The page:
Otherwise, just enjoy the beautiful architecture and history of Kraków when visiting! Wawel Castle is always a great place to visit, and adding snow to the equation makes this area even more beautiful! If you need to heat up, it is just a short walk to Smok Wawelski, the fire-breathing dragon and symbol of Poland. Let his live flames warm you up! If you want a stellar view on a snowy day, consider taking a short trip out to Kopiec Kościuszki, a synthetic mound that supplies amazing views of the snowy scenes below once you climb to the top.
Finally, Kraków is worth visiting because it is the closest city to Zakopane and the Tatra Mountains, making Kraków your gateway to winter entertainment in Poland. Given that many airlines fly there year-round from around the world, it is also easy, and relatively cheap, to arrive in. Keep an eye out for more articles about Kraków in the future.
Warsaw offers a lot to do in the wintertime. Being the largest city, most activities will be happening in Warsaw throughout the winter. The lights and Christmas display are the most extensive in Poland, and with many night hours, there is a lot of time to enjoy it. Starting in Warsaw Old Town is where the romance starts. With snow on the ground, and the pretty lights in the Old Town Market Square, this is the perfect place to relax with your loved ones while sipping on some mulled wine or hot chocolate.
Within the Old Town you will find the Warsaw Christmas Market. While not the most impressive in my opinion, the environment makes it worthwhile. The market stalls are where the city walls used to be, creating a tight-knit environment that can get crowded. But you will find all the best Poland in the winter has to offer here. When you finish, you can rent some ice skates and skate in the Market Square around the statue of a mermaid, the symbol of Warsaw.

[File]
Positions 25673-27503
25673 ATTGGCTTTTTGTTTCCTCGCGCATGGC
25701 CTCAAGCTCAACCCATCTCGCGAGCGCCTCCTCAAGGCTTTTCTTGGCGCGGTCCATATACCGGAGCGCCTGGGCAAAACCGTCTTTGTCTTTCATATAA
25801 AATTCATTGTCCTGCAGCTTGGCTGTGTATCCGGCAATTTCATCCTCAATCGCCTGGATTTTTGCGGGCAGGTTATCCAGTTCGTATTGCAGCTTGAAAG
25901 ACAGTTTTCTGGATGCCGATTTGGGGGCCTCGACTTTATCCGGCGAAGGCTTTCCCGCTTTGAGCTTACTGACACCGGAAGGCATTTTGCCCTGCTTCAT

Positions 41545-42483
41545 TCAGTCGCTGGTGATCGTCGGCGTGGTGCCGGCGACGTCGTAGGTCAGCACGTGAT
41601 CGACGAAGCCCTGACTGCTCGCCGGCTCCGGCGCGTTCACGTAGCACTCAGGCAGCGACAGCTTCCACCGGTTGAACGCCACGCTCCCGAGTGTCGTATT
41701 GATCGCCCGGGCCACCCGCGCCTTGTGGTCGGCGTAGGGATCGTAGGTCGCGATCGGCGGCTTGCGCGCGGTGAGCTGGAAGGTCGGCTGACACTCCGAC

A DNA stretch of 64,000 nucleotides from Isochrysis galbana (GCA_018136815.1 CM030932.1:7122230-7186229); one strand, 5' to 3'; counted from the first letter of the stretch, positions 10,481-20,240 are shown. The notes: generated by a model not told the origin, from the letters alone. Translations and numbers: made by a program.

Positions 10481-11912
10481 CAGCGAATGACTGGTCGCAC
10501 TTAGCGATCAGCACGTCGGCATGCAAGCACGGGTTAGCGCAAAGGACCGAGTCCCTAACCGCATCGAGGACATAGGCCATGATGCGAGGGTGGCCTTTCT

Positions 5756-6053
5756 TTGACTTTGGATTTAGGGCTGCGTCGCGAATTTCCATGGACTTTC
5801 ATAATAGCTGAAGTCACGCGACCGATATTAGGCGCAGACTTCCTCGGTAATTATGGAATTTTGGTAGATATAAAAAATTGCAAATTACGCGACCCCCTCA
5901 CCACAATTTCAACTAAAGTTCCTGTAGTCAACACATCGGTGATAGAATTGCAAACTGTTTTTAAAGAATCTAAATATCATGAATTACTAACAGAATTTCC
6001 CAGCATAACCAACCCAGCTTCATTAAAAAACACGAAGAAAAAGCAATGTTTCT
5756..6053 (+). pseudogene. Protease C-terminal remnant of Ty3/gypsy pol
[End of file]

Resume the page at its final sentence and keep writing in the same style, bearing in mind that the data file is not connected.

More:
If you need further inspiration, there are many romantic lights displays to go to. You can try the lights display at Wilanów Palace, one of the icons of Warsaw, and a very beautiful building in the first place. Or you can go to a display at the University of Warsaw Botanical Gardens. Another sight of interest in the winter is Park Szczęśliwicki, home to an artificial ski slope full of artificial snow, and sometimes real snow, throughout the winter.
The Warsaw Christmas Market is likely to start on Sunday November 24th and continue until January 5th, 2024. However, from my experience, most market stalls will be closed at least until the middle of December, and the lights also might not turn on until then. Thus, the best time for the Warsaw Christmas Market is directly around Christmas. You can find more at the official tourism website of Warsaw when it gets closer to the time.
Wrocław is a charming Polish city found in the southwest of Poland closer to Czechia and Germany. It is a city of students, but also for tourists. The beautiful Old Town Square is the crown jewel, with beautiful buildings, including the Wrocław Town Hall. It is in this area you will find the Wrocław Christmas Market. Here you will find most of the colorful Christmas lights in the country and small stalls offering everything you would want at a Christmas market.
Additionally, as far as Poland in the winter goes, Wrocław does have slightly warmer daytime temperatures. So, consider spending a bit more time outside. Explore the massive Szczytnicki Park, full of beautiful gardens and green spaces that will be covered in snow, making it a perfect place to build a snowman, sled, or make some snow angels. Consider also visiting ZOO Wrocław, perhaps the best zoo in all of Poland.